Three vulnerabilities in the Lamassu Douro bitcoin ATMs could allow an attacker with physical access to take over devices and steal user assets, cybersecurity firm IOActive reports.
Due to the identified security defects, which are tracked as CVE-2024-0175, CVE-2024-0176, and CVE-2024-0177, an attack could be executed using the same level of physical access that a regular customer would have.
The first issue, IOActive explains, is that, during boot, the Douro ATM would allow the user to interact with the underlying operating system’s window manager.
While the interaction window was of only several seconds, IOActive’s researchers discovered that it was long enough to allow a user to run installed applications or launch a terminal window.
To use this low-level access to take over the machine, however, an attacker would need to input commands, which would normally be impossible without connecting a keyboard.
However, the ATM supports reading QR codes, and the researchers exploited this feature by crafting a malicious code containing their payload. Once read, the payload would lead to root shell, as exemplified in the video below.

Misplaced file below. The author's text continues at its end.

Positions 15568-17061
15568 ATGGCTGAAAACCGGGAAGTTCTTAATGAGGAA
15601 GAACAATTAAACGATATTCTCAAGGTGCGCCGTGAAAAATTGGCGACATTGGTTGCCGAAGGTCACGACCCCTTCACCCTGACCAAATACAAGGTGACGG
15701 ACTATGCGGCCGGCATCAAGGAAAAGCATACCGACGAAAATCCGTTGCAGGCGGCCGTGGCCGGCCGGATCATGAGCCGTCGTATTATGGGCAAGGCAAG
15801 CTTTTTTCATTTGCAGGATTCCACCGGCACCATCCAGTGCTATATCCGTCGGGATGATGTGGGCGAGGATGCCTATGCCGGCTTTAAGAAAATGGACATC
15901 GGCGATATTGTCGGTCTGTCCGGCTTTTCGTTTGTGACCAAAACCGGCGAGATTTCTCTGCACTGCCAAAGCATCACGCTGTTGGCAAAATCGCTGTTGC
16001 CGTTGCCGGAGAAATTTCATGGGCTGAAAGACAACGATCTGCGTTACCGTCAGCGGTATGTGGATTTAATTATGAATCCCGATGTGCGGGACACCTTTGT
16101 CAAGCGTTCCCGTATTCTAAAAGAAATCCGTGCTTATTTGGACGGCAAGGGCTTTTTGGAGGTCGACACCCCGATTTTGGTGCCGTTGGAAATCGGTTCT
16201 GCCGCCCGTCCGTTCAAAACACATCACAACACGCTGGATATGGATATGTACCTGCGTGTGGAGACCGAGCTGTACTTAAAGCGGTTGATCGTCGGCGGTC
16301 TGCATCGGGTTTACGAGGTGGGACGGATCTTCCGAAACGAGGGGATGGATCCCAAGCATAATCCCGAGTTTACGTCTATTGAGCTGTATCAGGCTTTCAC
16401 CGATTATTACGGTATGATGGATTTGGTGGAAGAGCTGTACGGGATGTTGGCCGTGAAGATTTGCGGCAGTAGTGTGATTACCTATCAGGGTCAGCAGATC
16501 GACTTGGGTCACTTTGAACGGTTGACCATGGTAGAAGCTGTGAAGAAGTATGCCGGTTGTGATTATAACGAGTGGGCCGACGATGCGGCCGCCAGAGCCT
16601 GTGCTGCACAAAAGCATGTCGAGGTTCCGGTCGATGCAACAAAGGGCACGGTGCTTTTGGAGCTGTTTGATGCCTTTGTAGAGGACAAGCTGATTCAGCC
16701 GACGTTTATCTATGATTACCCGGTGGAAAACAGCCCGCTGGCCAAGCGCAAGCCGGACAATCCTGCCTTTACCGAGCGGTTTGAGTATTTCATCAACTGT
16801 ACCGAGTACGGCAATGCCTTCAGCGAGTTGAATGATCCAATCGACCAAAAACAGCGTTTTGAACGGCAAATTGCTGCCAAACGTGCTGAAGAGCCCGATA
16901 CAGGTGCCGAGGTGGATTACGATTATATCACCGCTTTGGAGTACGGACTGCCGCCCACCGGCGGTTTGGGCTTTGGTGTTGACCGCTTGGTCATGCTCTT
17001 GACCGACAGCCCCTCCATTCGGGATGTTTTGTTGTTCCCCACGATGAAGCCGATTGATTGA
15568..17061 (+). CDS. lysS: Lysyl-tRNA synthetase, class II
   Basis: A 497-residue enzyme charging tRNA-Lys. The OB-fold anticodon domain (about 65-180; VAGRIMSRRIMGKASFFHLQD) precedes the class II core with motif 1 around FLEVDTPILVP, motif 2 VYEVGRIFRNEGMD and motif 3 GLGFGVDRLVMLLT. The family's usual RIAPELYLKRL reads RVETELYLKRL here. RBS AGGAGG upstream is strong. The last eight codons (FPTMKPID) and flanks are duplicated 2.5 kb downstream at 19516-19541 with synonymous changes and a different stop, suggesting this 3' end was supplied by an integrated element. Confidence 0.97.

The attack, IOActive explains, was possible due to a vulnerability in the ATM’s software update mechanism that could allow an attacker to supply their own malicious file and trigger legitimate processes for code execution.
IOActive also discovered that the ATMs were using a weak root password that they were able to crack within a minute. Furthermore, the password was used on all devices.
Responding to a SecurityWeek inquiry, IOActive CTO Gunter Ollmann pointed out that an attacker able to take control of one of the vulnerable ATMs could steal a user’s assets.
“Since an adversary can effectively view and manipulate any interactions with the hijacked ATM, the attacker could interactively manipulate and steal from the user’s account or wallet – but the theft would be limited to the user’s account balance. A sophisticated attacker, with sufficient preparation could modify or replace the entire user experience of the ATM and (socially) engineer the user into performing additional actions, such as prompting the user to enter their online banking account details by encouraging them with free or discounted bitcoin to be transferred to their wallet,” Ollmann said.
“Ultimately, when a device can be compromised down to the operating system level, the scope of attack against the user is only limited to how trusting the user has been with the device or manufacturer of the device they are using,” he added.
All three issues were reported to Lamassu in July 2023. The vendor fixed the bugs in October by hardening permissions for the update process, implementing a stronger passphrase for the root account, and preventing users from accessing the desktop environment during OS start.
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